Luna's goal is to achieve equal access to a technology (blockchain genomics) that could potentially improve health and quality of life for all involved. But in the merging of two fields that have been unequal since their inception, achieving equal access is one tall order indeed. So far, it's not yet clear who or how many people will choose to participate. LunaDNA's platform has not yet launched; EncrypGen released their beta version just last month.
Sharon Terry, president and CEO of Genetic Alliance — a nonprofit organization that advocates for access to quality genetic services — recently shared a message that reflects the zeitgeist for all those entering the blockchain genomics space: "Be authentic. Tell the truth, even about motives and profits. Be transparent. Engage us. Don't leave us out. Make this real collaboration. Be bold. Take risks. People are dying. It's time to march forward and make a difference."
A natural material that looks and feels like real leather is taking the fashion world by storm. Scientists view mycelium—the vegetative part of a mushroom-producing fungus—as a planet-friendly alternative to animal hides and plastics.
Products crafted from this vegan leather are emerging, with others poised to hit the market soon. Among them are the Hermès Victoria bag, Lululemon's yoga accessories, Adidas' Stan Smith Mylo sneaker, and a Stella McCartney apparel collection.
The Adidas Stan Smith Mylo shoe, made with an alternative leather grown from mycelium, to be released in 2022.
Hermès has held presales on the new bag, says Philip Ross, co-founder and chief technology officer of MycoWorks, a San Francisco Bay area firm whose materials constituted the design. By year-end, Ross expects several more clients to debut mycelium-based merchandise. With "comparable qualities to luxury leather," mycelium can be molded to engineer "all the different verticals within fashion," he says, particularly footwear and accessories.
More than a half-dozen trailblazers are fine-tuning mycelium to create next-generation leather materials, according to the Material Innovation Initiative, a nonprofit advocating for animal-free materials in the fashion, automotive, and home-goods industries. These high-performance products can supersede items derived from leather, silk, down, fur, wool, and exotic skins, says A. Sydney Gladman, the institute's chief scientific officer.
That's only the beginning of mycelium's untapped prowess. "We expect to see an uptick in commercial leather alternative applications for mycelium-based materials as companies refine their R&D [research and development] and scale up," Gladman says, adding that "technological innovation and untapped natural materials have the potential to transform the materials industry and solve the enormous environmental challenges it faces."
In fewer than 10 days in indoor agricultural farms, "we grow large slabs of mycelium that are many feet wide and long. We are not confined to the shape or geometry of an animal."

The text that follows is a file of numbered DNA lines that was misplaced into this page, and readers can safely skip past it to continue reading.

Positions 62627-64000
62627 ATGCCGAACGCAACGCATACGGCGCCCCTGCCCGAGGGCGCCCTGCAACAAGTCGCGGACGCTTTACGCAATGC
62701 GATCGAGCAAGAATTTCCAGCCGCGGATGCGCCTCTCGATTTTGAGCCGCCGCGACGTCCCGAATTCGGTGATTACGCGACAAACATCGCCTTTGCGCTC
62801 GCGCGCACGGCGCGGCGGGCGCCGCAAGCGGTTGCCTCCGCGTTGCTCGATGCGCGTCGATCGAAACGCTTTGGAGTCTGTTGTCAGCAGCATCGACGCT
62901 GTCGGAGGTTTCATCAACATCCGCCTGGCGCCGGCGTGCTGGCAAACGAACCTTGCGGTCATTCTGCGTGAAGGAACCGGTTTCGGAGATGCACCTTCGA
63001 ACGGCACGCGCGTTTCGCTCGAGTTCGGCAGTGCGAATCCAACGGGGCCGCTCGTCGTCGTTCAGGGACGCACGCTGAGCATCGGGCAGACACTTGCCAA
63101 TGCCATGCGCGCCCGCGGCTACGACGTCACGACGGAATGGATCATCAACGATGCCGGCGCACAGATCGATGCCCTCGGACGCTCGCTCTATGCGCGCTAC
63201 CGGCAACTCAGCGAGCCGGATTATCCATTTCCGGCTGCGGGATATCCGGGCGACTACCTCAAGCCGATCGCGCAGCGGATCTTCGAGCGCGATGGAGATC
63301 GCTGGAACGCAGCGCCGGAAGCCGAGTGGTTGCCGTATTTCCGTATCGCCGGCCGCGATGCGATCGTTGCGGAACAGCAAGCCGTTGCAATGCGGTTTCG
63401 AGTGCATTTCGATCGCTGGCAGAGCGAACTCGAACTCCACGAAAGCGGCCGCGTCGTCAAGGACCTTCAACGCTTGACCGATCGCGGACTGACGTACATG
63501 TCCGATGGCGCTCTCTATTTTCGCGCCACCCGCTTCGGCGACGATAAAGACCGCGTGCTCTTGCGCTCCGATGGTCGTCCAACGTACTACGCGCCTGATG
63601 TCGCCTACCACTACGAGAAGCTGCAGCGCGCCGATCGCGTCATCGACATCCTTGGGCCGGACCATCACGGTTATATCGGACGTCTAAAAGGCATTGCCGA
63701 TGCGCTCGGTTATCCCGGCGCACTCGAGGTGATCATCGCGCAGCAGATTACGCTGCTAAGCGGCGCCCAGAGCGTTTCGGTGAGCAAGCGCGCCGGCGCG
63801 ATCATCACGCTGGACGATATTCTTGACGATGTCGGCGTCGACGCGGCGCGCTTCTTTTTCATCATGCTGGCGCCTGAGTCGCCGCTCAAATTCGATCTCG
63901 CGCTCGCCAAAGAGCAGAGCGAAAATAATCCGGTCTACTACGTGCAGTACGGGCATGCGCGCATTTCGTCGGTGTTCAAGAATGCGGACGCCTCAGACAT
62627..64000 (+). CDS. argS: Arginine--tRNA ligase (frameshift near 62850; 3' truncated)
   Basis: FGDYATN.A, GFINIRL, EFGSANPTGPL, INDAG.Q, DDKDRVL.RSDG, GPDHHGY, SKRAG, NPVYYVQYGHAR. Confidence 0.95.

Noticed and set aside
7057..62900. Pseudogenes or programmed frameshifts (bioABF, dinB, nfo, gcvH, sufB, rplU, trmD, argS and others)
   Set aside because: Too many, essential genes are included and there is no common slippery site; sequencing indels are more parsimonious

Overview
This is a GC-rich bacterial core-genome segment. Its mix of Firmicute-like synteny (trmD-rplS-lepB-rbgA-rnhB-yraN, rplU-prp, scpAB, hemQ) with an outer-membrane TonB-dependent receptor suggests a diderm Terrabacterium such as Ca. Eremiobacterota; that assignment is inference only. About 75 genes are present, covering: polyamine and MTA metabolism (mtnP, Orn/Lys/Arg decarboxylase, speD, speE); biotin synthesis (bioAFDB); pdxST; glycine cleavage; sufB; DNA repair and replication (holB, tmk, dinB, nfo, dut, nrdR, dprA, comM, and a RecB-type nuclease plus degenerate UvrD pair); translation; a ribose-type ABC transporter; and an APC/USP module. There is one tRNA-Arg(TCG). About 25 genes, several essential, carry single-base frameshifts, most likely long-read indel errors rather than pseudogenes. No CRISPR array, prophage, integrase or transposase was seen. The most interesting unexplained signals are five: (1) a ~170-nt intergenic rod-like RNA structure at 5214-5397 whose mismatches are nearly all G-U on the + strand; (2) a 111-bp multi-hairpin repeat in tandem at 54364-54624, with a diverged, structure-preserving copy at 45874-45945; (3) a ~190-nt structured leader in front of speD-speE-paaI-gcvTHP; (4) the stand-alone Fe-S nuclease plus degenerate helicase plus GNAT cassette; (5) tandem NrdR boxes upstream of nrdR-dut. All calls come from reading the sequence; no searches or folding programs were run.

Reducing our carbon footprint becomes possible because mycelium can flourish in indoor farms, using agricultural waste as feedstock and emitting inherently low greenhouse gas emissions. Carbon dioxide is the primary greenhouse gas. "We often think that when plant tissues like wood rot, that they go from something to nothing," says Jonathan Schilling, professor of plant and microbial biology at the University of Minnesota and a member of MycoWorks' Scientific Advisory Board.
But that assumption doesn't hold true for all carbon in plant tissues. When the fungi dominating the decomposition of plants fulfill their function, they transform a large portion of carbon into fungal biomass, Schilling says. That, in turn, ends up in the soil, with mycelium forming a network underneath that traps the carbon.
Unlike the large amounts of fossil fuels needed to produce styrofoam, leather and plastic, less fuel-intensive processing is involved in creating similar materials with a fungal organism. While some fungi consist of a single cell, others are multicellular and develop as very fine threadlike structures. A mass of them collectively forms a "mycelium" that can be either loose and low density or tightly packed and high density. "When these fungi grow at extremely high density," Schilling explains, "they can take on the feel of a solid material such as styrofoam, leather or even plastic."
Tunable and supple in the cultivation process, mycelium is also reliably sturdy in composition. "We believe that mycelium has some unique attributes that differentiate it from plastic-based and animal-derived products," says Gavin McIntyre, who co-founded Ecovative Design, an upstate New York-based biomaterials company, in 2007 with the goal of displacing some environmentally burdensome materials and making "a meaningful impact on our planet."
After inventing a type of mushroom-based packaging for all sorts of goods, in 2013 the firm ventured into manufacturing mycelium that can be adapted for textiles, he says, because mushrooms are "nature's recycling system."
The company aims for its material—which is "so tough and tenacious" that it doesn't require any plastic add-on as reinforcement—to be generally accessible from a pricing standpoint and not confined to a luxury space. The cost, McIntyre says, would approach that of bovine leather, not the more upscale varieties of lamb and goat skins.